Over 2020 and the first half of 2021, Kitchenita expanded to Chile (Santiago), Colombia (Bogotá), and Spain (it has a master franchise there), creating more than 50 virtual restaurants (more than half of them did not continue). The startup is not really ‘attached’ to the brands it creates. If they work, great; if not, the company knows that it has to move on.

Last year, Kitchenita reached a $ 1 million turnover. It also validated its digital franchise model, which manages digital units of traditional offline kitchens in Argentina. In its home country, Kitchenita currently operates its franchise initiative in Buenos Aires and Córdoba, handling 35,000 monthly orders in both cities, with a monthly turnover of $150,000. Over the last few months, it also signed with five new franchisees in Santiago and two in Bogotá.

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One of Kitchenita’s dark kitchens in Buenos Aires. Photo: Lucía Merle/Courtesy

Kitchenita’s ‘factory’ of delivery brands has only worked so far because the startup has done it side by side with talented chefs and cooks. The startup has something called a ‘food lab,’ where it creates and tests the food concepts inspired by the data it collects (price range, most used ingredients, and other pieces of information regarding a specific food category).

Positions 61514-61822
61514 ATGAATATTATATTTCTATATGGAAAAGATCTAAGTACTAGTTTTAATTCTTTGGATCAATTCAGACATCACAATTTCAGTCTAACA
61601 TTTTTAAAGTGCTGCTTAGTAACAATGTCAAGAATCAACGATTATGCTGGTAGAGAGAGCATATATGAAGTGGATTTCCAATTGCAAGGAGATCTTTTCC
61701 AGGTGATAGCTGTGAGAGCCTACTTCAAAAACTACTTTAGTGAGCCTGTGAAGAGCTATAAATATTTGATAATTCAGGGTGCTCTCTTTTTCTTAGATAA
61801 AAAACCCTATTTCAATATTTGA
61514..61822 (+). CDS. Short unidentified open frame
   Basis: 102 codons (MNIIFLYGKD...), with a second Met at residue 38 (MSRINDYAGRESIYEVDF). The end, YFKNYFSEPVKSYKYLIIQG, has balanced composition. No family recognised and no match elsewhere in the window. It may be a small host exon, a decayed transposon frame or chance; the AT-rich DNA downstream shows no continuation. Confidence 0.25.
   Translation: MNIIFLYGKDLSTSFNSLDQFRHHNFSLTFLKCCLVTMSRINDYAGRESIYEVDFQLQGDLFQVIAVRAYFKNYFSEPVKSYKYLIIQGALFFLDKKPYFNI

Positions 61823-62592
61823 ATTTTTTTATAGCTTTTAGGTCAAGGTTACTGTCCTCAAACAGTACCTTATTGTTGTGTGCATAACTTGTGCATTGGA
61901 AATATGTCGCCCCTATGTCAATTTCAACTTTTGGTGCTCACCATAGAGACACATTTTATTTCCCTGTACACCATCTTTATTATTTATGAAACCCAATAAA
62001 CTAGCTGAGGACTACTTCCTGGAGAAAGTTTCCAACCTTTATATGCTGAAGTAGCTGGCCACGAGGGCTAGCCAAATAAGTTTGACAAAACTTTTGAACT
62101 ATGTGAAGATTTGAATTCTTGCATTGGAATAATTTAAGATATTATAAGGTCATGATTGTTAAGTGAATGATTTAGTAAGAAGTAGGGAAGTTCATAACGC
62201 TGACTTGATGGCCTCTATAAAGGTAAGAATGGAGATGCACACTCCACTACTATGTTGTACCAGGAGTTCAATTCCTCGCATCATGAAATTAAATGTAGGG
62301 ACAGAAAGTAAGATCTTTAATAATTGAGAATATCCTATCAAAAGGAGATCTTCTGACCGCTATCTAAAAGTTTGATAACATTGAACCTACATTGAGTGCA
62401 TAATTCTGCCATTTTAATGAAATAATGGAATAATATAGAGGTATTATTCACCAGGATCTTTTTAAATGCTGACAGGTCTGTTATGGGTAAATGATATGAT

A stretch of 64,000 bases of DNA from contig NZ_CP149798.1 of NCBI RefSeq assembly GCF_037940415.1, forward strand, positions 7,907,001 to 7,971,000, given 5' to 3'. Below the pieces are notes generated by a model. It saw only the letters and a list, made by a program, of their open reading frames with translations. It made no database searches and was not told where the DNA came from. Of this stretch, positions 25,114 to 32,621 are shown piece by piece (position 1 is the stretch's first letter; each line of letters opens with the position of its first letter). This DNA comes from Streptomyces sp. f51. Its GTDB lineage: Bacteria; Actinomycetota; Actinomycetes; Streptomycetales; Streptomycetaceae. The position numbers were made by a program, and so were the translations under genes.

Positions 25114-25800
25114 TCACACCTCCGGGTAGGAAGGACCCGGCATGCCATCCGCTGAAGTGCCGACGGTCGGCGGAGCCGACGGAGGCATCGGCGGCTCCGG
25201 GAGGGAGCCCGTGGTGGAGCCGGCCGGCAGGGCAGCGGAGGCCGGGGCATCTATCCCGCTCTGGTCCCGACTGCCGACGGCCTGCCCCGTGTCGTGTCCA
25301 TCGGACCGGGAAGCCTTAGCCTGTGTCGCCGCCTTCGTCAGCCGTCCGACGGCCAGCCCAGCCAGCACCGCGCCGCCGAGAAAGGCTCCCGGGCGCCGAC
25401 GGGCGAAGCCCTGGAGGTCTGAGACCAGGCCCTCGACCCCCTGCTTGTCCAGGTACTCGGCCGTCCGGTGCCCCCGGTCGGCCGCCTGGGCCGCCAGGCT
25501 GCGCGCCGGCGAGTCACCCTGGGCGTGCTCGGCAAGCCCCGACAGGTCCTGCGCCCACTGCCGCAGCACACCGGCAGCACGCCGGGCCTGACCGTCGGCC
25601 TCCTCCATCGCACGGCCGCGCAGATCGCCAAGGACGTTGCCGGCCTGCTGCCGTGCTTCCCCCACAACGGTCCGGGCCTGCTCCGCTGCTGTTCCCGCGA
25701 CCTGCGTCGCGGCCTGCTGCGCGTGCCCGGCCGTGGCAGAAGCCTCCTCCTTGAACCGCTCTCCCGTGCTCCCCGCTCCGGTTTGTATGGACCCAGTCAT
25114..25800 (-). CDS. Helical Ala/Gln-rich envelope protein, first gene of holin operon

“This stage of the process costs around $500. After a month of testing the concept created by our food lab, we decide if it is worth continuing or not, that is, if it is worth consolidating the brand. Lastly, we’ve also started to bring in the CPG [Consumer Packaged Goods] industry leaders to test concepts with us, as it also makes perfect sense for them to do so, not just from a marketing point of view but from a customer experience point of view. At the end of day, what we do today is to co-create brands with chefs and CPG leaders, such as Stella Artois, AB InBev or NotCo, to name a few,” summs up Gaspard.

This idea of co-creation also motivated Kitchenita to seek out restaurants, dark kitchens, and food entrepreneurs as partners. “There are more than 2 million kitchens in Latin America, many of them with idle capacity, so why go out and build new kitchens?”.

In March, Kitchenita secured its pre-Series A (and second-round ever), of $3 million, with funds such as FJ Labs, Unpopular VC, Newtopia, Flambeau Ventures, Magma Partners, and Xochi Ventures.

Kitchenita is using the new funding to prepare its debut in Mexico City and Lima (Peru) in July and October, respectively. With that, it intends to have 30 brands in its portfolio, and also strengthen its technology for franchisees – the startup‘s plan is to reach the end of 2022, serving 200 franchisees in Argentina, Chile, Colombia, Mexico, and Peru.

“We are launching next month our first celebrity chef brand with a LatAm 50 Best chef in Colombia (homemade, comfort food) in parallel to another launch in Chile with one influencer and chef (vegan concept),” Gaspard tells LABS, adding that the debut in Mexico, set to happen in July, will come with the launch of four brands.